Expert Opinion on Handwriting; 2 Important SC Judgments

Expert Opinion

Important SC Judgments on Handwriting Expert

1. HMJ Hidayatullah J. in Fakhruddin vs State of Madhya Pradesh AIR 1967 SC 1326

  • Both under Sections 45 and 47 the evidence is an opinion, in the former by a scientific comparison and in the latter on the basis of familiarity resulting from frequent observations and experience.
  • In either case, the Court must satisfy itself by such means as are open that the opinion may be acted upon.
  • One such means open to the Court is to apply its own observation to the admitted or proved writings and to compare them with the disputed one, not to become and handwriting expert but to verify the premises of the expert in one case and to appraise the value of the opinion in the other case.
  • The comparison depends on an analysis of the characteristics in the admitted or proved writings and the finding of the same characteristics in a large measure in the disputed writing.
  • In this way, the opinion of the deponent whether expert or other is subjected to scrutiny and although relevant to start with becomes probative.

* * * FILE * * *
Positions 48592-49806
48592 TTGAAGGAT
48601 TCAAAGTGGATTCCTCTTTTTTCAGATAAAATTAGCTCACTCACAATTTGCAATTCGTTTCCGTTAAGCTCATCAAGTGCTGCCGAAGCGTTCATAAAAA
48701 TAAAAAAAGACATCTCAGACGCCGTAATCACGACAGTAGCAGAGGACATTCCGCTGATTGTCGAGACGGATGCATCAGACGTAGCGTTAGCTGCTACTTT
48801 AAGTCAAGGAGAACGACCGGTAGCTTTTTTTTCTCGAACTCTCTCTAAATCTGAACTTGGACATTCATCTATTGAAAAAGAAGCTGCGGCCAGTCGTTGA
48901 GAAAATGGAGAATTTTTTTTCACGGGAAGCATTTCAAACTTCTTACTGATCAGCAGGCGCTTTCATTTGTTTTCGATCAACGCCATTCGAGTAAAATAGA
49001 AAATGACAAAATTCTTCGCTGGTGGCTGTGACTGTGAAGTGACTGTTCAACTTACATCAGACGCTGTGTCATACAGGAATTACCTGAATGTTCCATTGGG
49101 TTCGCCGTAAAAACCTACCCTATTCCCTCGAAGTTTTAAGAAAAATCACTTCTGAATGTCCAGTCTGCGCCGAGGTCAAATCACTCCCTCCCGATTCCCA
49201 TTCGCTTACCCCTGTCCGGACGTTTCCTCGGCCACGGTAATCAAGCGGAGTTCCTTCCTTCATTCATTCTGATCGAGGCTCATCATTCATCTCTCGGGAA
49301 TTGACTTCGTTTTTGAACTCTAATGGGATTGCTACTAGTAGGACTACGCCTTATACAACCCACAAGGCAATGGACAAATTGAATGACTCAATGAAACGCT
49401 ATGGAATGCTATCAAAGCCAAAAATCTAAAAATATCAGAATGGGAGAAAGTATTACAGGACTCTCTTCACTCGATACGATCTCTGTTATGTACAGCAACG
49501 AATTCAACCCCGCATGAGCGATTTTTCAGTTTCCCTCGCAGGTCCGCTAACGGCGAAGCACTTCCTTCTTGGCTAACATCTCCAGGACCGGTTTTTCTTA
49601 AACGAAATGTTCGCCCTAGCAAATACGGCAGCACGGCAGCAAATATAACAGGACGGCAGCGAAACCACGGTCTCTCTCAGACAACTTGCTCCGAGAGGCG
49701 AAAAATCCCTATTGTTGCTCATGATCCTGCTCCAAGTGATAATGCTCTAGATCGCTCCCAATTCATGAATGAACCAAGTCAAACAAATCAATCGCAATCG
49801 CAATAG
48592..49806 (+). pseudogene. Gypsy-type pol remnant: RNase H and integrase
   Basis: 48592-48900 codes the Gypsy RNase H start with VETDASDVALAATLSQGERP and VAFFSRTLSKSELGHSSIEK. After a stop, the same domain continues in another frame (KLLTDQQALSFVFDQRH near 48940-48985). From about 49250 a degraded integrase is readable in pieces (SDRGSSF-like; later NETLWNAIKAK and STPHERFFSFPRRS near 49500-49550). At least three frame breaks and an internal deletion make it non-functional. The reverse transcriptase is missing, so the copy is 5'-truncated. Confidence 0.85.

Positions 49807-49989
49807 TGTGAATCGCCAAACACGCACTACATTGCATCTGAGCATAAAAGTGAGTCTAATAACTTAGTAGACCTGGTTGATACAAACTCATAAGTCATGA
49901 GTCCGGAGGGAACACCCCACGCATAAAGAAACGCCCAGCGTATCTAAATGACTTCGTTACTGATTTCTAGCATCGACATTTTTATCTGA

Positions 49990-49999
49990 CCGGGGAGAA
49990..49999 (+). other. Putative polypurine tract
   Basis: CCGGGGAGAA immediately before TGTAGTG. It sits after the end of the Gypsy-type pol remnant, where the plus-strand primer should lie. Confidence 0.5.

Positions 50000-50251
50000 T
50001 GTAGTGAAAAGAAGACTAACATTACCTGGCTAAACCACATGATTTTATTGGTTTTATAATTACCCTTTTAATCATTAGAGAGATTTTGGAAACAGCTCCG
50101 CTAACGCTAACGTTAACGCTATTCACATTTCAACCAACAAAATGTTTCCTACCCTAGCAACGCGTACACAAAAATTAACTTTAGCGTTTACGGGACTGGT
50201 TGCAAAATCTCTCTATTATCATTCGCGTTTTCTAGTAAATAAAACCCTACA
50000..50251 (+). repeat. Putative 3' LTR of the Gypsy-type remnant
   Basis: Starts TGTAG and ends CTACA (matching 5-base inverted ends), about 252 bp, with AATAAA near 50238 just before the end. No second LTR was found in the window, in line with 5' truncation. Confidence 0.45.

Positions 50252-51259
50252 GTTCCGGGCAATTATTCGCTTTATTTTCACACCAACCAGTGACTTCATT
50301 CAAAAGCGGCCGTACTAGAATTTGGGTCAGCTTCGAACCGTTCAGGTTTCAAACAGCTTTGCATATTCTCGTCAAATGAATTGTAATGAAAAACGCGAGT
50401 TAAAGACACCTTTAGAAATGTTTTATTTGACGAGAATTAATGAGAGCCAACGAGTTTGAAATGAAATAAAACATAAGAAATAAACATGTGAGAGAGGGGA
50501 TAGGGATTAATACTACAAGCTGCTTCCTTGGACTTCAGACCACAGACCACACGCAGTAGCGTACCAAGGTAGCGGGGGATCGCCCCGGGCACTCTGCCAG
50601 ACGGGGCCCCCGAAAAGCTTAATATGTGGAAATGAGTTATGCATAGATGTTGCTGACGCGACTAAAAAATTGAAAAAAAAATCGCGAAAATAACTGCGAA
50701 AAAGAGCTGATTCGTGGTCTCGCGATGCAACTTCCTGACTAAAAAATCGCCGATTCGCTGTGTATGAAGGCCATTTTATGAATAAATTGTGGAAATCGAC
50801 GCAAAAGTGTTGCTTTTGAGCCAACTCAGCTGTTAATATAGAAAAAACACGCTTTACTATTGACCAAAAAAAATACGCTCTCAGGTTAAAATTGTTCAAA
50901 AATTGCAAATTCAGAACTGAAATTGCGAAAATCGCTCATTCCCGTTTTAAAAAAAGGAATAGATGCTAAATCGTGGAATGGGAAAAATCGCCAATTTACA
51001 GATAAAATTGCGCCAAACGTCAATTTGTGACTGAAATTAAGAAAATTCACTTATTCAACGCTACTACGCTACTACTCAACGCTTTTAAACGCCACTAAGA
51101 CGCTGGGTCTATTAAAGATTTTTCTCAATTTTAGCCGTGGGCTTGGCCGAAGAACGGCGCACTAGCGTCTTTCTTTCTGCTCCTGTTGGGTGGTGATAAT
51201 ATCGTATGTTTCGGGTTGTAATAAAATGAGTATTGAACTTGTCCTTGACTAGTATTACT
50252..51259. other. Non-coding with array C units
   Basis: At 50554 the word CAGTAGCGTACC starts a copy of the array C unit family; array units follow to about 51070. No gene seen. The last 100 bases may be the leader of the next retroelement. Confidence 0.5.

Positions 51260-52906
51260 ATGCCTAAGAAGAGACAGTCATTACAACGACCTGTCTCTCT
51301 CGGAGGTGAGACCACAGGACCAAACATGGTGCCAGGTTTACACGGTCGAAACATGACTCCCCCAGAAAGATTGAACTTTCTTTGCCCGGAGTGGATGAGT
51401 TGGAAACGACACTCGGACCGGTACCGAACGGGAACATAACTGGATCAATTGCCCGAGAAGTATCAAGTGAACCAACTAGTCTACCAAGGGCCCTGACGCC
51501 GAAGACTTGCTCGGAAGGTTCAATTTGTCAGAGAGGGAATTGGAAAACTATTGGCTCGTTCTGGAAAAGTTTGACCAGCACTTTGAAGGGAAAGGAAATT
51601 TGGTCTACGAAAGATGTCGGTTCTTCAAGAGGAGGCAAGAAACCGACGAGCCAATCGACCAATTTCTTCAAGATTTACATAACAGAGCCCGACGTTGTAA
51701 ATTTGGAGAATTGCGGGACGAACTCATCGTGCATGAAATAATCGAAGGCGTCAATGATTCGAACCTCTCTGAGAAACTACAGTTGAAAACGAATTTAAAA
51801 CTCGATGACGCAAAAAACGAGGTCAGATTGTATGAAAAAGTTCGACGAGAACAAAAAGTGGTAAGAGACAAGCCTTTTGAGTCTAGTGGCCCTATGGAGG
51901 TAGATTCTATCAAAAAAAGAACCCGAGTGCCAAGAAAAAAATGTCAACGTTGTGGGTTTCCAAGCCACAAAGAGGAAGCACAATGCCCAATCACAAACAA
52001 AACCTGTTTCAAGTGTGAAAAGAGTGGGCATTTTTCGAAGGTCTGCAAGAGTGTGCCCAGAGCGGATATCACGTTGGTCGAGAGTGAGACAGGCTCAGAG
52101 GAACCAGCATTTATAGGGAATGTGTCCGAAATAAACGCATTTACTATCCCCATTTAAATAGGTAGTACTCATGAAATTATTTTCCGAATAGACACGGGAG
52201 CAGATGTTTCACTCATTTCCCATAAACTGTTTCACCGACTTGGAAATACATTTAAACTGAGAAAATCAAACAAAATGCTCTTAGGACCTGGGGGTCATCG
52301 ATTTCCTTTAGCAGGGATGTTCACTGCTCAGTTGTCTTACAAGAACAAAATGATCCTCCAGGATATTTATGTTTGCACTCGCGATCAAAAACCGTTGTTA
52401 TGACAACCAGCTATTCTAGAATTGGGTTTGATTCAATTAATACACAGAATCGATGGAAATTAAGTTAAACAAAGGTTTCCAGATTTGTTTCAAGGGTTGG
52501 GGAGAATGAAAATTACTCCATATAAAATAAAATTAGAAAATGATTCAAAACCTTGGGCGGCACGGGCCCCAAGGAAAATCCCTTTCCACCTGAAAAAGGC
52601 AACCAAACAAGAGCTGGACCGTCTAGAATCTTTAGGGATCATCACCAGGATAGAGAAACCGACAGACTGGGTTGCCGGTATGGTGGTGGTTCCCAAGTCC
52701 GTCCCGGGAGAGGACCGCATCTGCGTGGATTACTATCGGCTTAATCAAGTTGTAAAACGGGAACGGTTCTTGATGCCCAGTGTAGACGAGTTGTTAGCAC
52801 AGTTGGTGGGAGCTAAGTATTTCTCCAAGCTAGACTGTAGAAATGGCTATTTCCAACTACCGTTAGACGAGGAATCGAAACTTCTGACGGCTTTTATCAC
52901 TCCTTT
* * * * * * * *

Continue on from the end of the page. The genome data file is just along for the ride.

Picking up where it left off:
• Where an expert’s opinion is given, the Court must see for itself and with the assistance of the expert come to its own conclusion whether it can safely be held that the two writings are by the same person.
  • This is not to say that the Court must play the role of an expert but to say that the Court may accept the fact proved only when it has satisfied itself on its own observation that it is safe to accept the opinion whether of the expertor other witness.

2. State (Delhi Administration) Vs Pali Ram AIR 1979 SC 14

  • Since even where proof of handwriting which is in nature comparison, exists, a duty is cast on the Court to use its own eyes and mind to compare, the admitted writing with the disputed one to verify and reach its own conclusion, it will not be wrong to say that when a Court seised of a case, directs an accused person present before it to write down a sample writing, such direction in the ultimate analysis, “is for the purpose of enabling the Court to compare” the writing so written with the writing alleged to have been written by such person, within the contemplation of Section 73.
  • That is to say, the words ‘for the purpose of enabling the Court to compare’ do not exclude the use of such “admitted”¬†or sample writing for comparison with the alleged writing of the accused, by a handwriting expert cited as a witness by any of the parties.
  • Even where no such expert witness is cited or examined by either party, the Court may, if it thinks necessary for the ends of justice, on its own motion, call an expert witness, allow him to compare the sample writing with the alleged writing and thus give his expert assistance to enable the Court to compare the two writings and arrive at a proper conclusion.